How many of you had given up after 60 minutes?

By Avenell Dave

Before yesterday’s game against Barcelona, I had a strange sense of calm, safely assuming that the game would go well for us and that we would take something to the Nou Camp next week.

While I felt apprehension about the Birmingham game, I just thought that Barca would afford us more time and space on the ball because they don’t play a suffocating game like Ch*vski or Inter Milan.

How wrong I was.

I think all of us sitting in the stadium or watching at home could only be in awe of how Barca played for the first half an hour or so.

As my neighbour said, it was the sort of experience lesser English sides probably feel when they face us.

And while pundits and ‘experts’ alike accused us of being ‘Barcelona Lite’, I think it’s fair to say that we or indeed any other side have a way to go to match how they played in phases.

Have we ever seen a side so dominant, so graceful or talented on the ball?

Even with Lionel Messi giving a performance that was more Lionel Blair, we looked lost and we looked like a team of young pretenders given a sharp and harsh lesson by a perfectly tuned machine.

It was humbling, it was inspiring, it was beautiful to watch.

With 60 minutes gone I received a message saying that we needed a total overhaul if we are ever to win the Champions League. The same correspondent pointed out that we had failed every major test set us this season.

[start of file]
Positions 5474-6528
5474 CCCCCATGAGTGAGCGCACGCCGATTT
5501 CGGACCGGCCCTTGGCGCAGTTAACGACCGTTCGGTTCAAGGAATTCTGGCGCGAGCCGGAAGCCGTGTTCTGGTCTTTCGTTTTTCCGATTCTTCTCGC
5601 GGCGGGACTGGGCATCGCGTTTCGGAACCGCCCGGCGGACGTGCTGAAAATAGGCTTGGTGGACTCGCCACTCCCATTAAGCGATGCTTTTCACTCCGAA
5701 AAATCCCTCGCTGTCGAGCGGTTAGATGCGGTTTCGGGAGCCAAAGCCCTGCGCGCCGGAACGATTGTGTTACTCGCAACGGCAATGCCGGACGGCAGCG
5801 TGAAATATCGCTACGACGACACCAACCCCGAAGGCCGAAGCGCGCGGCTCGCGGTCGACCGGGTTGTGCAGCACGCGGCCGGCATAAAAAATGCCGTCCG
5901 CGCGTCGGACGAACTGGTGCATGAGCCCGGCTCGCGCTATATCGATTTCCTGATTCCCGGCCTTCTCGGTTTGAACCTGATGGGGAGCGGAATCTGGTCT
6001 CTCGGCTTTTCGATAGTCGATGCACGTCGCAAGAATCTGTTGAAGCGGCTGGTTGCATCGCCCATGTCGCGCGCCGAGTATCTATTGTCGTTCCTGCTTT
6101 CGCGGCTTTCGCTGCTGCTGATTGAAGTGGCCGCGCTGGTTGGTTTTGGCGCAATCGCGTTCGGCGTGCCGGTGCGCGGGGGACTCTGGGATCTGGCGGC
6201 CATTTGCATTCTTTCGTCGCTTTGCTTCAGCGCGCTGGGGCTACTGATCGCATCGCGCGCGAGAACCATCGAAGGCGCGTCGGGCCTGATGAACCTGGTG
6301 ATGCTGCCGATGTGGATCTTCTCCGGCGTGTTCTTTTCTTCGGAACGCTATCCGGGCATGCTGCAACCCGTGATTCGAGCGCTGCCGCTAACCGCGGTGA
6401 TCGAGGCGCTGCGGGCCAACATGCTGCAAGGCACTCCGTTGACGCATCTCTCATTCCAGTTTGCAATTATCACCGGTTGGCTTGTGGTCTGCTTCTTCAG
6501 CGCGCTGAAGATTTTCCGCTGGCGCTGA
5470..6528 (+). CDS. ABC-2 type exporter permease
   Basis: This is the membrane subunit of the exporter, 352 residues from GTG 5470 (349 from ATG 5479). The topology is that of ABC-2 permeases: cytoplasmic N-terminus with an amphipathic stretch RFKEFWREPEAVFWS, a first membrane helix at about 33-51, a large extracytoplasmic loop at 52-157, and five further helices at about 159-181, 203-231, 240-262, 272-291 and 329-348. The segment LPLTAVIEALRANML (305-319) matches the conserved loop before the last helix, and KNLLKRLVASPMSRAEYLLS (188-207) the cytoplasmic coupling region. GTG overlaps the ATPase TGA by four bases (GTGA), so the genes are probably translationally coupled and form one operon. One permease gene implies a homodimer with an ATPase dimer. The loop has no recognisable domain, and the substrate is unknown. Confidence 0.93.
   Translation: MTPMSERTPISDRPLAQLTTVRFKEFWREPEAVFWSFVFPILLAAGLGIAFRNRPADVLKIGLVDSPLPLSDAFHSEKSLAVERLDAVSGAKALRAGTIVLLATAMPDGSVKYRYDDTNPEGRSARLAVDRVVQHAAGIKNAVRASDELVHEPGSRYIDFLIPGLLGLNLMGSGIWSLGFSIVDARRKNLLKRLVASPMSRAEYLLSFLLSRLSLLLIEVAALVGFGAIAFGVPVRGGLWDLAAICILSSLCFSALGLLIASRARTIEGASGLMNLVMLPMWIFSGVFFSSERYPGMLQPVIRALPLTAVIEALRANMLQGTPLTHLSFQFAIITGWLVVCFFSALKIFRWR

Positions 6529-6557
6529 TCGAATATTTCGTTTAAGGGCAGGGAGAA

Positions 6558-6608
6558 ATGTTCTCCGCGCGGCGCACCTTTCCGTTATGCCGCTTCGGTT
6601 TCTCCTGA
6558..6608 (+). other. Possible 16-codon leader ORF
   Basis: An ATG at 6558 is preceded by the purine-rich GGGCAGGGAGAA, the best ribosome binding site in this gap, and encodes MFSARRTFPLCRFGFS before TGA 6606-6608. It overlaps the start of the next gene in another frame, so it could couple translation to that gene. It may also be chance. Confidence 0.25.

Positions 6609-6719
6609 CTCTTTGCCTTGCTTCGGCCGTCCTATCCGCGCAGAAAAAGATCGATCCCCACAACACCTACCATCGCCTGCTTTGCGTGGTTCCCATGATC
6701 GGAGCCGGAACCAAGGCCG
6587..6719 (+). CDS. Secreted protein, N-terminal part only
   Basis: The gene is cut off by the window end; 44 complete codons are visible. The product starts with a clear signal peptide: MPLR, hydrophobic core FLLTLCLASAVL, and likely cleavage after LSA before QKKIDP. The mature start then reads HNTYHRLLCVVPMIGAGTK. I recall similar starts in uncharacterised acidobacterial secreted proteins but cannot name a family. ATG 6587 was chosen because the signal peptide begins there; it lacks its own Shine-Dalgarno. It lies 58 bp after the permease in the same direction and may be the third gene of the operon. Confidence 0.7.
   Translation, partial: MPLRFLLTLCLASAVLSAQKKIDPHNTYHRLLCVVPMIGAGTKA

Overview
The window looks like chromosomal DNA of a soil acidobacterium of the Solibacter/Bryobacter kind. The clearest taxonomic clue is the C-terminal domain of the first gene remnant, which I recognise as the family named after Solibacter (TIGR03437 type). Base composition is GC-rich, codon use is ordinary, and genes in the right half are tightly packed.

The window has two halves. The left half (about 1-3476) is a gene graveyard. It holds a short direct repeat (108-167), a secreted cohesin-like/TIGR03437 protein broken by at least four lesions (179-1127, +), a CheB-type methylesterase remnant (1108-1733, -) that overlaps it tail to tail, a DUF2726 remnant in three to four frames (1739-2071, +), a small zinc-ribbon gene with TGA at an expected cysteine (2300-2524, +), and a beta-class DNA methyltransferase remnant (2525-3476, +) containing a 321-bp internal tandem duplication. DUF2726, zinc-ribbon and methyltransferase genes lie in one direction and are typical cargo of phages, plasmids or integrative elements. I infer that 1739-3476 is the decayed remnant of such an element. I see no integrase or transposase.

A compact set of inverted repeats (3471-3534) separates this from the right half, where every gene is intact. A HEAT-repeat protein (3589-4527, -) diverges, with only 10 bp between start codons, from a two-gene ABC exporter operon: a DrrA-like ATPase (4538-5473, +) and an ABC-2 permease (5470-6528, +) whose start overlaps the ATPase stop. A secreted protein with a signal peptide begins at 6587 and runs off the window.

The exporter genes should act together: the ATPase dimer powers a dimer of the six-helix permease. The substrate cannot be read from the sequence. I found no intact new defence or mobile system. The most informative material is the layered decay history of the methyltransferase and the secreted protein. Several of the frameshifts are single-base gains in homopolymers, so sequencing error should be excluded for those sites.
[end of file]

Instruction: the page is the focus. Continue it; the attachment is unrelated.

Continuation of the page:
Rash and undeniably unrealistic thinking, no doubt, but after gifting Zlatan Ibrahimovic a couple of goals, we certainly looked a long way from lifting that elusive trophy.

But while there are a million reasons why Arsenal are in my blood and affect wider life decisions in a way a football club really shouldn’t, our ability to respond in times of adversity is right up there.

Andrey Arshavin has had a stinker for much of this season and rushing back William Gallas was always going to be a gamble, but the fact that the team kept going, kept pushing and probing against the might of Barca says a lot for that sense of togetherness and spirit that we have not seen for a few years.

One commentator I read this morning suggested that we might have seen an entirely different game if Theo Walcott had started. Clearly he hadn’t seen Theo’s showing against Birmingham which was abject in the extreme.

Manu Eboue was absolutely the right substitution for Arshavin, getting a balance between defence and attack just right, and when Theo was introduced, it was at a time where Barca’s legs were tiring and the young Gun could take full advantage.

His goal gave us the lift that we needed and although the penalty was soft in the extreme, it makes for a fascinating second leg.

The fact that Cesc refused to come off with what may or may not be a broken leg after scoring from the spot speaks volumes for his own character, especially after the non-booking that keeps him out of the second leg and a homecoming against his former team.

Barca, clearly, will be favourites for the second leg but they have already lost at home in the Champions League and will be without their first choice centre-halves for the return leg.

All over? Don’t you believe it.

We are Arsenal.